In December 2017 the Supreme Court of Queensland made a groundbreaking decision with respect to the duty of care of an employer towards an employee. A mine operator, a labour hire company, and a host employer were all found liable for injuries sustained by a worker who was involved in a vehicle accident on his way home from working four consecutive night shifts.
$1.25M was awarded in damages to the plaintiff after the court found that the three defendants did not do enough to reduce the risk of the plaintiff’s fatigue and that they could have mitigated that risk in order to prevent or reduce their liability.
After the finding, CFMEU Mining and Energy Division President Steve Smyth said, “Industry is going to have to get their heads together and work out how they deal with it, not give it lip service, but give it the appropriate vigilance it requires to get it right.”
One of the key ways in which the court found the defendants could have prevented or reduced their liability was by providing an adequate program of education for workers about fatigue and its risks.
Such a program could proactively utilise a worksite’s digital sign-in and sign-out procedures as a tool to ensure employees and contractors are presented with the information they need to know, when they need to know it. At both touch points, important information can be provided to the employee or contractor to ensure they are fully informed and aware of the responsibilities and duty of care of both of their employer and of themselves. Such information could include education pieces on how to identify fatigue in the workplace and what to do if such a risk is identified.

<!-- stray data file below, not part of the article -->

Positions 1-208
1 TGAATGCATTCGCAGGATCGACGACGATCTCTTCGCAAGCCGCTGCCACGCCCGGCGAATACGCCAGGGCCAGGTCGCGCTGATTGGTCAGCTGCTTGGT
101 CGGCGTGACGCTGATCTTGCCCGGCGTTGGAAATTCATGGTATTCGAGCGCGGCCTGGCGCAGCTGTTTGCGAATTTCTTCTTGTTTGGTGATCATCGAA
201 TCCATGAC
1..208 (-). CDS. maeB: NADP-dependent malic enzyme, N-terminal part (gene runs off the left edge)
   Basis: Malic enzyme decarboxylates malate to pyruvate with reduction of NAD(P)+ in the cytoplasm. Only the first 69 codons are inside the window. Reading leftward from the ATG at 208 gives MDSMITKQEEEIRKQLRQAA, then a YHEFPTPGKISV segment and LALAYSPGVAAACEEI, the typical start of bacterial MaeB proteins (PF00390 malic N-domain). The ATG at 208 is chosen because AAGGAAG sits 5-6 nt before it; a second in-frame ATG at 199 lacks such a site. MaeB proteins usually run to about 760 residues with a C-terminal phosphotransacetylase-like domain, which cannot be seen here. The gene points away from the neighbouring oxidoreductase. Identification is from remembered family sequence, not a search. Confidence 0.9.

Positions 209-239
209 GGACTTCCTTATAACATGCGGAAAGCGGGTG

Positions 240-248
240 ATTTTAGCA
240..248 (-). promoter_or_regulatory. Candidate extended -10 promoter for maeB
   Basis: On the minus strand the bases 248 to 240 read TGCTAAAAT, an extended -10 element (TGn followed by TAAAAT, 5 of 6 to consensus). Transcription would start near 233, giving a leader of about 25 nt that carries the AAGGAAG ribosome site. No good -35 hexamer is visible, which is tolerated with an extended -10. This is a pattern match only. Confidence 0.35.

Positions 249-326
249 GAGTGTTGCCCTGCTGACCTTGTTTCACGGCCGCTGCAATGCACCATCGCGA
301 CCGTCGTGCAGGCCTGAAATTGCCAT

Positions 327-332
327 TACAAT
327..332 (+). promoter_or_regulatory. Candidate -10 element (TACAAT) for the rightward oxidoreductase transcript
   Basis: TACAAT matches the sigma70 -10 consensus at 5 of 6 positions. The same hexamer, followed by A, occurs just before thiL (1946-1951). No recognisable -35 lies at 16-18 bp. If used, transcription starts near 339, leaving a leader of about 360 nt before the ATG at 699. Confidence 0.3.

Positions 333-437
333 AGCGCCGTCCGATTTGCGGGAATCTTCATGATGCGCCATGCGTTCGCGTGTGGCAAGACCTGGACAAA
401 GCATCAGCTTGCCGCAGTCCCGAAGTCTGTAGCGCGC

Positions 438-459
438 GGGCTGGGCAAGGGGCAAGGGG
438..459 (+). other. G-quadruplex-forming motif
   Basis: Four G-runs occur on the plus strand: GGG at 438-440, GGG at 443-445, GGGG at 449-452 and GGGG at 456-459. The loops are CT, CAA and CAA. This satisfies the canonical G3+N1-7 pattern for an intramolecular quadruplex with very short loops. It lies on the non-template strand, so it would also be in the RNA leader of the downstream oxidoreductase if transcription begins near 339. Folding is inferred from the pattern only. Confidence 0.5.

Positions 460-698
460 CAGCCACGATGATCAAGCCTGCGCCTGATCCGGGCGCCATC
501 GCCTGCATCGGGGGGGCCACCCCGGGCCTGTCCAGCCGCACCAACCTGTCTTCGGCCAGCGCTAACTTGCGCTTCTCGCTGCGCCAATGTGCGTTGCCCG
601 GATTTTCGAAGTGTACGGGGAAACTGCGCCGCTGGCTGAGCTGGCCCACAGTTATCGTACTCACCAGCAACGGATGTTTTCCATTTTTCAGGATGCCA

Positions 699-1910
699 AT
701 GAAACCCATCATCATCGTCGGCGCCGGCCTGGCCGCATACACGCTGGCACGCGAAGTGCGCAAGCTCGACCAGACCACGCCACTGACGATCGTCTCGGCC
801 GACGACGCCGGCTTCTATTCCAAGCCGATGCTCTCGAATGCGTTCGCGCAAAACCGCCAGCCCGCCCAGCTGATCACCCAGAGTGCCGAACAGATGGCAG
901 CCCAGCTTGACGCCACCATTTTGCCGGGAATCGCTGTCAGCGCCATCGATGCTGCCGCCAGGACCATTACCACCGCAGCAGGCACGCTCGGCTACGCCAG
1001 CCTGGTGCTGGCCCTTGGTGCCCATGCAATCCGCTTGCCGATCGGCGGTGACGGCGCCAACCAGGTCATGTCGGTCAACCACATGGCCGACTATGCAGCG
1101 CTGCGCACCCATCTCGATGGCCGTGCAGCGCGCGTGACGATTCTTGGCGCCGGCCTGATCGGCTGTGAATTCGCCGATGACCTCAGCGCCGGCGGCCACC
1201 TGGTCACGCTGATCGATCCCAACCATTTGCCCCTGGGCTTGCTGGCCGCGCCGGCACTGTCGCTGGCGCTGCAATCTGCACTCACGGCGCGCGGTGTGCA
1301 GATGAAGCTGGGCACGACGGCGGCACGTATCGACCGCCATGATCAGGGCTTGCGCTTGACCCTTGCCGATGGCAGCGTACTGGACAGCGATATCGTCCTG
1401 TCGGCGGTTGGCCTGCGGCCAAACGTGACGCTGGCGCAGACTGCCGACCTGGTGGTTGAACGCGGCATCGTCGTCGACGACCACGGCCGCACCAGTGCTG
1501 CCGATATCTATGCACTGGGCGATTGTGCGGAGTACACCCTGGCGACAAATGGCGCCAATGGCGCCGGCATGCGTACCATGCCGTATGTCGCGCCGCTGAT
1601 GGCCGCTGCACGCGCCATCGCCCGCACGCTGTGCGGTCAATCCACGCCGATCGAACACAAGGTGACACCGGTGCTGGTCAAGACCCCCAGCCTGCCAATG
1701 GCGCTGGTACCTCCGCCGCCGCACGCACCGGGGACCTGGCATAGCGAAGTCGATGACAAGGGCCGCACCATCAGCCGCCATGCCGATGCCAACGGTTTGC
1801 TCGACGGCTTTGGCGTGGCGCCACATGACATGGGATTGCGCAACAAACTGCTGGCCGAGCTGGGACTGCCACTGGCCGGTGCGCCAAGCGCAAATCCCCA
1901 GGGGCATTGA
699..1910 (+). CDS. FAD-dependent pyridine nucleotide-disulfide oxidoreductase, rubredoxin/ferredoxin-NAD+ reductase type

At both touch points, the employee or contractor can be provided with the contact details of their health and safety representatives within the workplace, along with any other information or points of contact they may need. The worker can then access this vital information at any time simply by using the Sine Pro App on their smart-phone.
At the completion of both the sign-in and sign-out process, the worker can also be asked to sign an acknowledgement that they are aware of the responsibilities and the duty of care of both themselves and their employer, confirming they are aware of the risks and the policies and procedures the worksite has in place in order to mitigate those risks.
Smyth is absolutely correct; the safety of workers must be given the highest priority on our worksites and we must get this right and in order to achieve this, education is key, especially at the “coal face”.